Mommy Blogs: A Marketer's Dream
Looking for a word-of-mouth network run by tech-savvy media pros who work cheap and have a direct line to a demographic that spends more than $2 trillion a year? Marketers, behold: blogging mommies.
It's a boom time for blogs and similar websites catering to the shopping, networking and shoulder-crying needs of the big-spending modern mom. Good news for marketers looking to tap into this market-yet worried about the usual pitfalls of blogger involvement (bad design, worse writing)-is that the creators of some of the more popular sites are (or were) agency creative directors, advertising lawyers and women's-content developers for major media conglomerates. And those women, many of them new moms themselves, are delivering loyal mothers eager for shopping tips and product picks.
Unlike corporate sites such as iVillage or BabyCenter, "The mom webmaster overdelivers in impressions and marketing because a big brand has valued what she's doing, and her readers support her and respond better to those ads and content," said Maria Bailey, CEO of mom-targeted marketing firm BSM Media and author of "Trillion-Dollar Moms: Marketing to a New Generation of Mothers." Ms. Bailey noted that major marketers have been slow to sign on to these smaller sites that, while offering fewer eyeballs than large online networks, have something far harder to come by: intimate online relationships with moms.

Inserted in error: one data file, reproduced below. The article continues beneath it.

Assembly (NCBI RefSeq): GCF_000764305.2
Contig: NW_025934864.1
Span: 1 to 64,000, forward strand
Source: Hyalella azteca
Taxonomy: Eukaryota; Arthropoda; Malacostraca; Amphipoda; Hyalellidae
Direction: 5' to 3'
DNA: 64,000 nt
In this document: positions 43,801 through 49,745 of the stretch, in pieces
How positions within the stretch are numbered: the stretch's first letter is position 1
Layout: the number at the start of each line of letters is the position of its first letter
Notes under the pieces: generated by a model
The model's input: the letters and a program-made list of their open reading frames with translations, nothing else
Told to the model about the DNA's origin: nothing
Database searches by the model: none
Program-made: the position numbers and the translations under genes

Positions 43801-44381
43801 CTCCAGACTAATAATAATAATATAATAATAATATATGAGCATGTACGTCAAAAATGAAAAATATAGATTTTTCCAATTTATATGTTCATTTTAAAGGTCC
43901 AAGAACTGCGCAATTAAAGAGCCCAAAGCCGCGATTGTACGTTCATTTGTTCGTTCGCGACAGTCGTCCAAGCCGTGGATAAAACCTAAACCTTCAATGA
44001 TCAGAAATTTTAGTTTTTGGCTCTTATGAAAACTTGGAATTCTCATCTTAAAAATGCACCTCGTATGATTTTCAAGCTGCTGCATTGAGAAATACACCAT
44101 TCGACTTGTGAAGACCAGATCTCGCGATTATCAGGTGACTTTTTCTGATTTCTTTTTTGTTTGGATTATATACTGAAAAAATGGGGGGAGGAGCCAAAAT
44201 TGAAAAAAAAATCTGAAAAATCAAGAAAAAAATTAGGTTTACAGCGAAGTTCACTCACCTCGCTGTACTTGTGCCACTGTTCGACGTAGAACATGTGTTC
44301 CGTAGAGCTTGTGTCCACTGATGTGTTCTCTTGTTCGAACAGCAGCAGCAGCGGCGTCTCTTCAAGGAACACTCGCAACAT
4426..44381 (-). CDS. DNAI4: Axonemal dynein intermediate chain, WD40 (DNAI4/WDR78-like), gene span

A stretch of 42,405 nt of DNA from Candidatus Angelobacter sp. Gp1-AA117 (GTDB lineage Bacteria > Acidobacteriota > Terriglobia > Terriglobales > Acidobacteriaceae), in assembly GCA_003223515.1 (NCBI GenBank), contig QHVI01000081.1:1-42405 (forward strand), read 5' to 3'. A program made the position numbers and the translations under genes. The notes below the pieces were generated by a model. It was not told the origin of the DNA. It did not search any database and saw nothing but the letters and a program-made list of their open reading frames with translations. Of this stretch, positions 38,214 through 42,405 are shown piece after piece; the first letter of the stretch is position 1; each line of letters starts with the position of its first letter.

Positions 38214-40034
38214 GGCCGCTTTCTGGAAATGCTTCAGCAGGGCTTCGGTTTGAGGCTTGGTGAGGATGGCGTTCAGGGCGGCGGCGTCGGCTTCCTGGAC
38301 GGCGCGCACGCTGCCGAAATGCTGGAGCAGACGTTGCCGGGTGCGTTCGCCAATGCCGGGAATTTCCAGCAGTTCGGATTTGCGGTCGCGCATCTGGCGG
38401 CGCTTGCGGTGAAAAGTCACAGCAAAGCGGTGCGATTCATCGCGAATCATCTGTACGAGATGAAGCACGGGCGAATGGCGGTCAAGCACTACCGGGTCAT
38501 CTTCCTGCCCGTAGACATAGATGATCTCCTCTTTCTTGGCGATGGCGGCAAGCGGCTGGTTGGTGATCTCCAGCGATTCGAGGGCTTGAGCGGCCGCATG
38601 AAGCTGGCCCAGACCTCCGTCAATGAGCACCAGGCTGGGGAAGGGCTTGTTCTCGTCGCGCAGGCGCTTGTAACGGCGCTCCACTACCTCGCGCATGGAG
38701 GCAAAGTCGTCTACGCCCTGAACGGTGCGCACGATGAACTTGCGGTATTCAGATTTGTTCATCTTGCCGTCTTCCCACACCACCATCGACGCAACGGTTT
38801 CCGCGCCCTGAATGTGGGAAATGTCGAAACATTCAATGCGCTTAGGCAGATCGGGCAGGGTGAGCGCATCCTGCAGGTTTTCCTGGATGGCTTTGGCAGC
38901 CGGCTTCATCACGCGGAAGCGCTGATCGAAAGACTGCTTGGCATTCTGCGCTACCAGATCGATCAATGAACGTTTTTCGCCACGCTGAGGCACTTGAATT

"Moms are the ultimate internet networkers," said Debra Aho Williamson, senior analyst at eMarketer.com. "They seek out other moms' advice for what they're looking for." All of today's e-media buzz words, from Web 2.0 to blogging to user-generated content, are "right down the alley of today's moms." Ms. Williamson's recent report, "Mom's Online: Parenting With Web 2.0," found that in 2005, 32.2 million internet users-or 18.4% of U.S. internet users-were females with children under 18 in the house, a number that is predicted to rise to 36.6 million by 2010. And mommy-blog readers are a marketer's dream: Blog-ad firm Blogads in March reported that the average consumer of such content is a 29-year-old female with annual income of $70,000 who taps in to five blogs a day and spends four hours a week on them.
BlogHer, an aggregator for women's blogs, counts more than 400 mother/family blogs and, by all accounts, that's a wholly conservative number as Modern Mom, Mommy Track'd and Cool Mom Picks are joined by countless others looking to cash in on moms. Technorati links to more than 1,000 blogs tagged parenting.
Michelle Madhok left her position as director-editorial products for women at AOL in 2004 to launch SheFinds, a site dedicated to women's style and fashion advice that she extended last April to cater more to moms with a separate site, SheFindsMom. Though she garners a mere 4,000 visitors a day to SheFindsMom-a far cry from AOL's 112 million unique visitors a month-she charges far less and offers far more. For cost per thousand of just $80, Ms. Madhok offers marketers customized, dedicated e-mails to her database of newsletter subscribers and offers sponsorships of shopping guides for products including underwear and Uggs. Through such sponsorships, Ms. Madhok said, she has helped "build the trust factor" for online lingerie retailer Bare Necessities and has sold $200,000 worth of Uggs.